Amazon's glass house
Amazon's glass house

Ratcheting down tailpipe emissions

This week, EPA Administrator Michael Regan proposed a new set of auto emissions rules which would dramatically accelerate the nation’s transition to zero-emission vehicles. Under the new rules, significant percentages of new vehicles would be all-electric by 2032—including at least two-thirds of new cars, nearly half of new medium-duty vehicles such as delivery vans, and a quarter of new heavy trucks. If implemented, the proposal will surpass President Biden’s stated goal to have half of all new vehicle sales be electric by 2030. It will cut tailpipe pollution—the largest source of carbon emissions—by a whopping 56% and will jumpstart a transformation of the U.S. auto industry

The proposed rules arguably fall short of what is needed in certain areas, calling for a less comprehensive transition to electric heavy trucks and buses. In fact, truck manufacturers including Daimler and Volvo have already announced clean vehicle manufacturing plans that go further than the new EPA proposal. And some states have enacted still-stronger programs to phase out polluting vehicles, such as the Advanced Clean Cars II policies adopted by CaliforniaOregon, and Washington, which will end the sale of new gas-powered cars by 2035. All three West Coast states are also leading the way towards electrification of medium- and heavy-duty truck fleets through their Advanced Clean Trucks rules, establishing requirements to dramatically increase sales of electric zero emission trucks and buses.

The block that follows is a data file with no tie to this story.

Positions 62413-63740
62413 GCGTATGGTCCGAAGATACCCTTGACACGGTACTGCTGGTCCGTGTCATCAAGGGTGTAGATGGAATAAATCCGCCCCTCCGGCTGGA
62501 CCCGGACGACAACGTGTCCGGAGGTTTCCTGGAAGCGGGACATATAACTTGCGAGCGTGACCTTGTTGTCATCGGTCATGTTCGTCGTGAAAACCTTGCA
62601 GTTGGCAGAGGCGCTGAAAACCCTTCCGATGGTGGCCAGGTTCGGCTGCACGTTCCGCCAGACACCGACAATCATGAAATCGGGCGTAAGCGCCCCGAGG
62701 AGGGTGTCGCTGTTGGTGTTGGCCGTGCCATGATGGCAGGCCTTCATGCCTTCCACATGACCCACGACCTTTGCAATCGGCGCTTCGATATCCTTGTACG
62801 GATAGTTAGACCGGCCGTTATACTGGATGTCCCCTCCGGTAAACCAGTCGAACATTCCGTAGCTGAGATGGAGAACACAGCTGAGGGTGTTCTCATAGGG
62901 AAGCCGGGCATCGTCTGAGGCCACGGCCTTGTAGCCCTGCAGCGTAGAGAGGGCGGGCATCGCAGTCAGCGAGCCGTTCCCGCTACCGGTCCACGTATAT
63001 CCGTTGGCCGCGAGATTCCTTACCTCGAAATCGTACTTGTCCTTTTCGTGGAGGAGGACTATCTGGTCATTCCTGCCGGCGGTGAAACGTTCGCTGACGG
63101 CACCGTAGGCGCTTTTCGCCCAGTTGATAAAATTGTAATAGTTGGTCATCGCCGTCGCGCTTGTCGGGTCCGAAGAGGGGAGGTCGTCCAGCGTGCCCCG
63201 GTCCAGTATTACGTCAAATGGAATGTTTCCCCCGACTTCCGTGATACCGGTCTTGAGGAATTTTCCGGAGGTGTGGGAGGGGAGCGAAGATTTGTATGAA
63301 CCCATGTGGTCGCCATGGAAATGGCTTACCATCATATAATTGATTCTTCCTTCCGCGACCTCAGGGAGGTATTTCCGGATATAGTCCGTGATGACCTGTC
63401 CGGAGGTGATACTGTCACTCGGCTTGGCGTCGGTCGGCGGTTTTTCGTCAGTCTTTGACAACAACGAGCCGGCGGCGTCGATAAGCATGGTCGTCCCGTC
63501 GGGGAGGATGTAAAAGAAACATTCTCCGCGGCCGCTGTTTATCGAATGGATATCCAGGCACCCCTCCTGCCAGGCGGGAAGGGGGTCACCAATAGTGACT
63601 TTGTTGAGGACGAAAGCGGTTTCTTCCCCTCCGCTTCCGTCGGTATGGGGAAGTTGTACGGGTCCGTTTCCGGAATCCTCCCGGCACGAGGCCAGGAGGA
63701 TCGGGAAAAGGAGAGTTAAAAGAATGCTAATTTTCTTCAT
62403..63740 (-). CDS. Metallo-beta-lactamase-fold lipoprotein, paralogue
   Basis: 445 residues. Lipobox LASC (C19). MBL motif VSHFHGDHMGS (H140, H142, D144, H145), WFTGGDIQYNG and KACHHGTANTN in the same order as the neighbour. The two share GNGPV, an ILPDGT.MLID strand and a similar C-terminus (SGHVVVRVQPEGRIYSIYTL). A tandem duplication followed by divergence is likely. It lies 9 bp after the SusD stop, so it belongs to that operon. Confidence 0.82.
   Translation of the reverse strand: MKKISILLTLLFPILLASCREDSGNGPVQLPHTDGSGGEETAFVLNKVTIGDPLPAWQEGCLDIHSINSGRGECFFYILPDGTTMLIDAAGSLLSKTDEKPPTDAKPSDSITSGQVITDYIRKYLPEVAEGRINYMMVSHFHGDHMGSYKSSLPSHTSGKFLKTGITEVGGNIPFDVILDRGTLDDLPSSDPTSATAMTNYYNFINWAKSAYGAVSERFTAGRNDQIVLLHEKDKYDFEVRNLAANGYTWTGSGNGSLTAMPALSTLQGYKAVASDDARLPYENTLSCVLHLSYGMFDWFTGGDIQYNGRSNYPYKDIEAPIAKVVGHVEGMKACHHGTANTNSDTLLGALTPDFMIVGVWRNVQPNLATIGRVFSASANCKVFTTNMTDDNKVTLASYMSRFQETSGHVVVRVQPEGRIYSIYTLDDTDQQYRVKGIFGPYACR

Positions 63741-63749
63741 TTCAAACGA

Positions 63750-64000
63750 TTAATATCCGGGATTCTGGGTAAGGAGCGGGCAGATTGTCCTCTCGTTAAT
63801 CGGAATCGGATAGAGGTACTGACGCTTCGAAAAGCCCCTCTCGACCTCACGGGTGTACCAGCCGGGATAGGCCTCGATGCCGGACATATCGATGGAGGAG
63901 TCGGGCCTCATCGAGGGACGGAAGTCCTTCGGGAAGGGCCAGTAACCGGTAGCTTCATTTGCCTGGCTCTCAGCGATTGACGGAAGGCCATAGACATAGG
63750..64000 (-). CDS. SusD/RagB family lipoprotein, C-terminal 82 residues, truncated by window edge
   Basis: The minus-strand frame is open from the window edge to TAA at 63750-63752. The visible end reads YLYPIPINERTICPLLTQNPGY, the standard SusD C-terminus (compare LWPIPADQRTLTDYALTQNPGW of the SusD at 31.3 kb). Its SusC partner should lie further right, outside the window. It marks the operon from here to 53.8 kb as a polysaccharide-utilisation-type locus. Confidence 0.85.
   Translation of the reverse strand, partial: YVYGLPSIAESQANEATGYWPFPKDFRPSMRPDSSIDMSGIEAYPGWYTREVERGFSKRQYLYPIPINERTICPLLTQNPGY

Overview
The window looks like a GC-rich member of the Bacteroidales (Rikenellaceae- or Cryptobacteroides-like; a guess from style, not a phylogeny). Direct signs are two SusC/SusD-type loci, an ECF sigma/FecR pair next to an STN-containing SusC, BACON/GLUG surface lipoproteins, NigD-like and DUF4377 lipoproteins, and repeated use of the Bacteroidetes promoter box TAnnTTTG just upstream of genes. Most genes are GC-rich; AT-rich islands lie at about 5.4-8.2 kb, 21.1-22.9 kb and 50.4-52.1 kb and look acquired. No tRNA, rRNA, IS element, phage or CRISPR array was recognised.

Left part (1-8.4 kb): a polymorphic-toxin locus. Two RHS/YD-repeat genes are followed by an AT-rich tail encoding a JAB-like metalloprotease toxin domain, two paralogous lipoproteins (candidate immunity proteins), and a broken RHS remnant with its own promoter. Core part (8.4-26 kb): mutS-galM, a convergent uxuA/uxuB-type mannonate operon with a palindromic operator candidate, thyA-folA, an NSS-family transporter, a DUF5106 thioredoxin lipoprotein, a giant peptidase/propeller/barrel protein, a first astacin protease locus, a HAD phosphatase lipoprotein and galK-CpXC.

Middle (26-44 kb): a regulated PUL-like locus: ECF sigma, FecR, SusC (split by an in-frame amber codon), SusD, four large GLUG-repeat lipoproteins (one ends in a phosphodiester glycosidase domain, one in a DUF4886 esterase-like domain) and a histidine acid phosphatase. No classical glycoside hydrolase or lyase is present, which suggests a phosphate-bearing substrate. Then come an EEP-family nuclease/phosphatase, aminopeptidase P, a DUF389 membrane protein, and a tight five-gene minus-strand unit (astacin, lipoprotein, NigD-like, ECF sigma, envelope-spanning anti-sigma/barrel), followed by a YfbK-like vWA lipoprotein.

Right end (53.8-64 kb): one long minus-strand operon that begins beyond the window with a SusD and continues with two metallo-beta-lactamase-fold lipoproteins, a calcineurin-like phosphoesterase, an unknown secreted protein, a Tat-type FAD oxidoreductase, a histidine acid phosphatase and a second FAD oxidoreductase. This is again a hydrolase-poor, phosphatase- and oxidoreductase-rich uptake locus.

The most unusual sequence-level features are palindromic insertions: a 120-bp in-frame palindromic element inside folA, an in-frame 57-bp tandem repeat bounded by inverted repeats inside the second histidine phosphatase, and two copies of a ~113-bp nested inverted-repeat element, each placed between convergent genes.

Amazon’s glass house

Noting that "the level of hypocrisy here would be hilarious" if it were not true, early April national news broke that behind the scenes of their public climate pledges, Amazon lobbied to kill legislation in Oregon  that would set tech companies on a path to power data centers and crypto-currency mines with 100% clean energy by 2040—the same targets the state of Oregon set for utilities. Data centers can demand energy equal to a small city. Noted the lead state legislator on the effort, “From the very first moment we started talking about this bill, Amazon started organizing against it,” said Oregon state Rep. Pam Marsh, a co-sponsor of HB2816.